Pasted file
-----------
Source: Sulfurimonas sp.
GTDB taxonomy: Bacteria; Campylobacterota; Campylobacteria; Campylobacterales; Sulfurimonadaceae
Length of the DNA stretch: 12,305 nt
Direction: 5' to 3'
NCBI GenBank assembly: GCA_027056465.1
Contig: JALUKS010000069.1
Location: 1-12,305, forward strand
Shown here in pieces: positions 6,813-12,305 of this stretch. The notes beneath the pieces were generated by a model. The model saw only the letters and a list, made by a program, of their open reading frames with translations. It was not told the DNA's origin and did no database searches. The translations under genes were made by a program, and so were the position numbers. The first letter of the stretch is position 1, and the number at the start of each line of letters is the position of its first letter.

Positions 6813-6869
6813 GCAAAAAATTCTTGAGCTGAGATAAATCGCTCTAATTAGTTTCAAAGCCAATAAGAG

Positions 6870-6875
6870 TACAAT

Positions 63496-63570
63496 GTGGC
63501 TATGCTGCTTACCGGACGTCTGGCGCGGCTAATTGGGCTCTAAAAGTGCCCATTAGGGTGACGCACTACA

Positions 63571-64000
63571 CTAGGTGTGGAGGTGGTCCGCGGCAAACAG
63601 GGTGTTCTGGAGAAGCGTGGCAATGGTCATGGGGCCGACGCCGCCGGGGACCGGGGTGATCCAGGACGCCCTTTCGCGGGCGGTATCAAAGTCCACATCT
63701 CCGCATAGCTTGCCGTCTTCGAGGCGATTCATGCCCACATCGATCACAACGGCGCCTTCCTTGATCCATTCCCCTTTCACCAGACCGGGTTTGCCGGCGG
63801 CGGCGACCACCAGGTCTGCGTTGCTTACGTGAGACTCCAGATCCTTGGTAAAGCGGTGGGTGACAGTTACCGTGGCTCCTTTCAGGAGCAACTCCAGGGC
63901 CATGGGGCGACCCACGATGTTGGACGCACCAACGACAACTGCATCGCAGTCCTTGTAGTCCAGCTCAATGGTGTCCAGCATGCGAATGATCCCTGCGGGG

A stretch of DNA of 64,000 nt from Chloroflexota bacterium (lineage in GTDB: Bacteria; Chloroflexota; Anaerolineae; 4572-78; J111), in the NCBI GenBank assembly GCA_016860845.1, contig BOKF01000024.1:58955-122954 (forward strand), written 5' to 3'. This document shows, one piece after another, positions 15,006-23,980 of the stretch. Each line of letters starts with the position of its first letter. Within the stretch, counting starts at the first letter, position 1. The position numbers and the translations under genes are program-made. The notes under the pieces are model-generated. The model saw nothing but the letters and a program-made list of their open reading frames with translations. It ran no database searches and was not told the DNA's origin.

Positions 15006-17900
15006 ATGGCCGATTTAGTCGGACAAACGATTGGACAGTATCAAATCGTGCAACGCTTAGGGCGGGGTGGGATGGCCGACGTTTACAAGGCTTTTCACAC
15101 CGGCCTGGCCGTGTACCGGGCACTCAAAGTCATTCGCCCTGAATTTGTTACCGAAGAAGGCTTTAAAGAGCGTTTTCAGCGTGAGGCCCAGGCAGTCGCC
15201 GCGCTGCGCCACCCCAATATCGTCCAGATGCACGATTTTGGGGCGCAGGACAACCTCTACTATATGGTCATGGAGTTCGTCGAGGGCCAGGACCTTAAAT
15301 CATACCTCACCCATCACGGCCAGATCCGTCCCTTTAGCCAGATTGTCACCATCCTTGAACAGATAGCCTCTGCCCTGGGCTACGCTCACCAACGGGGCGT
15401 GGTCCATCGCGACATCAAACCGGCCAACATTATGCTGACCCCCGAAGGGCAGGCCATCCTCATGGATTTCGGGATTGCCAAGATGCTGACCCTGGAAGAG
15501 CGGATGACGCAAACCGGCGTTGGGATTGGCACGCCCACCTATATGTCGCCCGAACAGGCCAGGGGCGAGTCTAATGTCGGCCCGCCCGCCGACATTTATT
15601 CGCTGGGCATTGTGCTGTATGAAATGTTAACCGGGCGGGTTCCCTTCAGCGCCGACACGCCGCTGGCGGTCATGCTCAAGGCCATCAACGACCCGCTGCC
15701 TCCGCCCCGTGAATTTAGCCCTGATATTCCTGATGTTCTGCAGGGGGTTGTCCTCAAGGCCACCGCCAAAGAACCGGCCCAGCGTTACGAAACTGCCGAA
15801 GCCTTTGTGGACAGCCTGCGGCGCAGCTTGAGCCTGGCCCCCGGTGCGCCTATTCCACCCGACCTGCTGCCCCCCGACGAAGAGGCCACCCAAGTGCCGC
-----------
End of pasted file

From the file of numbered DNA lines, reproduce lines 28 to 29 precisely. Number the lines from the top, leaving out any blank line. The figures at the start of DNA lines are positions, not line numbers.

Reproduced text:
15401 GGTCCATCGCGACATCAAACCGGCCAACATTATGCTGACCCCCGAAGGGCAGGCCATCCTCATGGATTTCGGGATTGCCAAGATGCTGACCCTGGAAGAG
15501 CGGATGACGCAAACCGGCGTTGGGATTGGCACGCCCACCTATATGTCGCCCGAACAGGCCAGGGGCGAGTCTAATGTCGGCCCGCCCGCCGACATTTATT